Photo: Timothy A. Clary/AFP.
The fairy-tale dénouement of the US Open women’s singles was an even more intense and moving contest than anyone dared imagine. Just exhilarated by this rare moment in sporting history, to celebrate youthful inspiration I’d like to offer a wacky little playlist in homage to both players—a paean to migration, riffing freely on their cultural backgrounds. Some of these connections may be approximate, but you get the idea.
Conveniently, my soundtrack for Emma Raducanu (“london|toronto|shenyang|bucharest“) (TEN MATCHES without dropping a set!!!) can also serve the valuable function of irritating Priti Patel and Piers Morgan…
Her mum Zhai Dongmei 翟冬梅 comes from Shenyang in northeast China:
- so here’s a powerful, majestic, gritty shawm band from nearby Liaoyang (#6 in the Music Player as you scroll way down in the sidebar of this blog, with commentary here)—two players striving in unison, occasionally pulling apart, with the drum evoking the sound of the tennis ball (the very opening perhaps satirising Nadal’s pre-serve routine)?! See also Ritual groups of Liaoning; and click here for Emma speaking excellent Chinese (Yeah I know…).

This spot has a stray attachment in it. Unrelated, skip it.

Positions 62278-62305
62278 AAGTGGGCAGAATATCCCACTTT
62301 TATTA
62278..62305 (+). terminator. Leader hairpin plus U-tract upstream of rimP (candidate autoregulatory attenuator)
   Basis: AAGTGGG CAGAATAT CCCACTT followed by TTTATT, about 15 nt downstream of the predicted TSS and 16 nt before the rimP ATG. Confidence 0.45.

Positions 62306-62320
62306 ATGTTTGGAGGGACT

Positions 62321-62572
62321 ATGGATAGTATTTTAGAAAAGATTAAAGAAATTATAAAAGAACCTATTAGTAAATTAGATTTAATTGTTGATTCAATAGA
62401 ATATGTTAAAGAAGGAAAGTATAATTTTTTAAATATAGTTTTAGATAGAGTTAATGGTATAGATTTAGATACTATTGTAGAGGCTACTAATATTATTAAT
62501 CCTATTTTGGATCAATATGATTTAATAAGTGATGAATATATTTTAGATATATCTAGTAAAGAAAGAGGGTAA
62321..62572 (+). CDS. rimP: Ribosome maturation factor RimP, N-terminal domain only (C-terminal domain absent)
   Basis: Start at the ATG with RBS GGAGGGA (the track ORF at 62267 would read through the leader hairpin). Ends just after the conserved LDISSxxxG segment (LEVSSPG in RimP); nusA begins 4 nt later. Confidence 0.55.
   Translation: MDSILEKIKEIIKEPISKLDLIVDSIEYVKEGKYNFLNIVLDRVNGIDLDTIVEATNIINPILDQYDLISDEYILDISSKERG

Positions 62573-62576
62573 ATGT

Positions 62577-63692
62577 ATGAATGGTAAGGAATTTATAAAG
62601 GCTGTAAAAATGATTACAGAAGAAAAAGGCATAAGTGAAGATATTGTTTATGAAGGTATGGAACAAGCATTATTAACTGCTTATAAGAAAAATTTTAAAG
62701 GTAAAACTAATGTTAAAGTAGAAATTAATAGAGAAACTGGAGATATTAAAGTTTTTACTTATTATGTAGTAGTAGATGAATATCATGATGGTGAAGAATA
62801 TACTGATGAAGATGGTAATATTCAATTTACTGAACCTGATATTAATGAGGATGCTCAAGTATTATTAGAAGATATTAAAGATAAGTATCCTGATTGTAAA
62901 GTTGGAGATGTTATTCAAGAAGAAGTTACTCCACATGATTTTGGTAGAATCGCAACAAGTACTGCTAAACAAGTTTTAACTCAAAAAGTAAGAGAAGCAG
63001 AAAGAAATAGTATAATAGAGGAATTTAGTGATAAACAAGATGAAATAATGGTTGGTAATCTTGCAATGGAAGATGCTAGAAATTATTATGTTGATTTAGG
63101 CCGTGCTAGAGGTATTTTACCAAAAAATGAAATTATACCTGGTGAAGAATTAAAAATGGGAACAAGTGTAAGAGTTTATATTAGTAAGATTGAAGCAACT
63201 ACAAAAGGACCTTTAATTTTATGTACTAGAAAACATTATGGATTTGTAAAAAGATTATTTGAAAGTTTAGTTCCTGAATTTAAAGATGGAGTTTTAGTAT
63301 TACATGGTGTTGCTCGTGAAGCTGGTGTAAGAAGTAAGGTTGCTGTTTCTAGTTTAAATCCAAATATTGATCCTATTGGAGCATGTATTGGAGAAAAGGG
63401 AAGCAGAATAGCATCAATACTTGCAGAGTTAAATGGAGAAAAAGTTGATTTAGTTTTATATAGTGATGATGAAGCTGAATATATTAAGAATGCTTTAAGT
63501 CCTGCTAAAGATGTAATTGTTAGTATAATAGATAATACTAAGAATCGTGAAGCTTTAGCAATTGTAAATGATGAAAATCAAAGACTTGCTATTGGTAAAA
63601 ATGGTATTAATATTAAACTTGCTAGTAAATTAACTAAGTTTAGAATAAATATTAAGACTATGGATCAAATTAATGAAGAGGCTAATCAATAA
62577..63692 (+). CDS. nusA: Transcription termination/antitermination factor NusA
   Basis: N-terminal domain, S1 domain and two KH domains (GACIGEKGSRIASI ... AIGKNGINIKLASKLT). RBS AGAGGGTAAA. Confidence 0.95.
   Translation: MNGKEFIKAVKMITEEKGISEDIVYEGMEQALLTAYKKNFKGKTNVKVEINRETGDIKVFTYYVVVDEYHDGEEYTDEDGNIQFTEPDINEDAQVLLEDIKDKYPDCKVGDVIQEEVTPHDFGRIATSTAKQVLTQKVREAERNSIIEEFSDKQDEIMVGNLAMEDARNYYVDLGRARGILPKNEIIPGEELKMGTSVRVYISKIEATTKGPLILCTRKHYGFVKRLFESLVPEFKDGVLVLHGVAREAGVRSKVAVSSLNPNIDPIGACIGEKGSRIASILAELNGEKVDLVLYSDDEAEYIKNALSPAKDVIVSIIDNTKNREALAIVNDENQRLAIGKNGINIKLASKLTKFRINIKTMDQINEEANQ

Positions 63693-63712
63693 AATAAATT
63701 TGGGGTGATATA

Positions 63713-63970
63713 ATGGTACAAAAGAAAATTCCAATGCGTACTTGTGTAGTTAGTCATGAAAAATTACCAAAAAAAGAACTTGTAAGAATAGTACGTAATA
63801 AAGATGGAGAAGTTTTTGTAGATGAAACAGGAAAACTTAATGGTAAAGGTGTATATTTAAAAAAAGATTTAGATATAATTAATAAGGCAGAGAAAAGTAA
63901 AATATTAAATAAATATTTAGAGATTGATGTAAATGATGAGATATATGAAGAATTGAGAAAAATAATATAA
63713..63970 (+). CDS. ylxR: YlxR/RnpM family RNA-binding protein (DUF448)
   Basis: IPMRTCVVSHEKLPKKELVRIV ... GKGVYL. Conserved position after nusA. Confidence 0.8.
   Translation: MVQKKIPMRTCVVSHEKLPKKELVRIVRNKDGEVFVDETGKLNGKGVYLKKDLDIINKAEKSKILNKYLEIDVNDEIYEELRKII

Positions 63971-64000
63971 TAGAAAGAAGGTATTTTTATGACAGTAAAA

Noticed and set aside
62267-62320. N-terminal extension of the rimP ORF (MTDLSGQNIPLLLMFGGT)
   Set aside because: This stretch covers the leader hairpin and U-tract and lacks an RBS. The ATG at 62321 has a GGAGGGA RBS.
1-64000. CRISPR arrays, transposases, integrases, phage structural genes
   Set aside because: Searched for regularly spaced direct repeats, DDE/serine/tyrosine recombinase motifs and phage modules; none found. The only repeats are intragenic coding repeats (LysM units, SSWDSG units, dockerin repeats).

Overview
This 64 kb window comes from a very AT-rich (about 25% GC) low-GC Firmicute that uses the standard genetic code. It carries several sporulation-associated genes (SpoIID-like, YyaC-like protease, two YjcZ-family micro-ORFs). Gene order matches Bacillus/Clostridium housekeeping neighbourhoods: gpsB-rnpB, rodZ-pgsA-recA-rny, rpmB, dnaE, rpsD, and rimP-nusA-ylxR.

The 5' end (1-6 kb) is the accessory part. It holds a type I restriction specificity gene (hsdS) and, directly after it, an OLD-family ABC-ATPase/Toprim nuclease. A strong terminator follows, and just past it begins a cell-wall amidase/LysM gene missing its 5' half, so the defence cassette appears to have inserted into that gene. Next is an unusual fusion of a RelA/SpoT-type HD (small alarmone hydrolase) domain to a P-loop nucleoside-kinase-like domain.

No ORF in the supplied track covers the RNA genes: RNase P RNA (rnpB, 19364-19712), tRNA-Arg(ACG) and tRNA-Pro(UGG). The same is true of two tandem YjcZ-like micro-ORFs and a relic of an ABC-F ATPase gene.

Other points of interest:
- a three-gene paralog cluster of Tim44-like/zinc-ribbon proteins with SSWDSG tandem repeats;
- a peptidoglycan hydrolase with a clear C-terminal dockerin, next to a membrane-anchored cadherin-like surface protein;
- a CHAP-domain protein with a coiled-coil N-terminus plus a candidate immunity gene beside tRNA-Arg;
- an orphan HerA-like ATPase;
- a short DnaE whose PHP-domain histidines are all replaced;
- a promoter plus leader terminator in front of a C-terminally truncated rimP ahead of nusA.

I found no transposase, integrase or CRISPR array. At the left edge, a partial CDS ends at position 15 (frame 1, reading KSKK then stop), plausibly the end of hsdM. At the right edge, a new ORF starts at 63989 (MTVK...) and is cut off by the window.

From her dad’s part of the world,
- the nuance and exuberance of Transylvanian fiddle: master fiddler Sandor “Neti” Fodor with Muzsikás (see under Musical cultures of east Europe):
- From the Canadian background of Emma’s parents, some Inuit throat-singing—another joyous ritualised game (whereas both Emma and Leylah are decorously silent on court, perhaps this evokes a speeded-up soundtrack of the vocalisations of certain other tennis players):
- Moving on to, um, Bromley, how about David Bowie:
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Just as inspiring—both on court and for a playlist!—is Emma’s opponent Leylah Fernandez.
For the Philippine heritage of her mum,
- the elegant passion of nanguan (nanyin) ballads from the Hokkien diaspora of southeast China:
Leyla’s dad comes from Ecuador, suggesting a somewhat imprecise connection with
- festive wind bands from the Bolivian Andes (see Music and the potato), grounded in seasonal rituals (Wimbledon and the other majors):
And for the family’s Canadian heritage,
- in French-Celtic mode, the irresistible energy of La bottine souriante playing La tuque rouge:
- along with Leonard Cohen: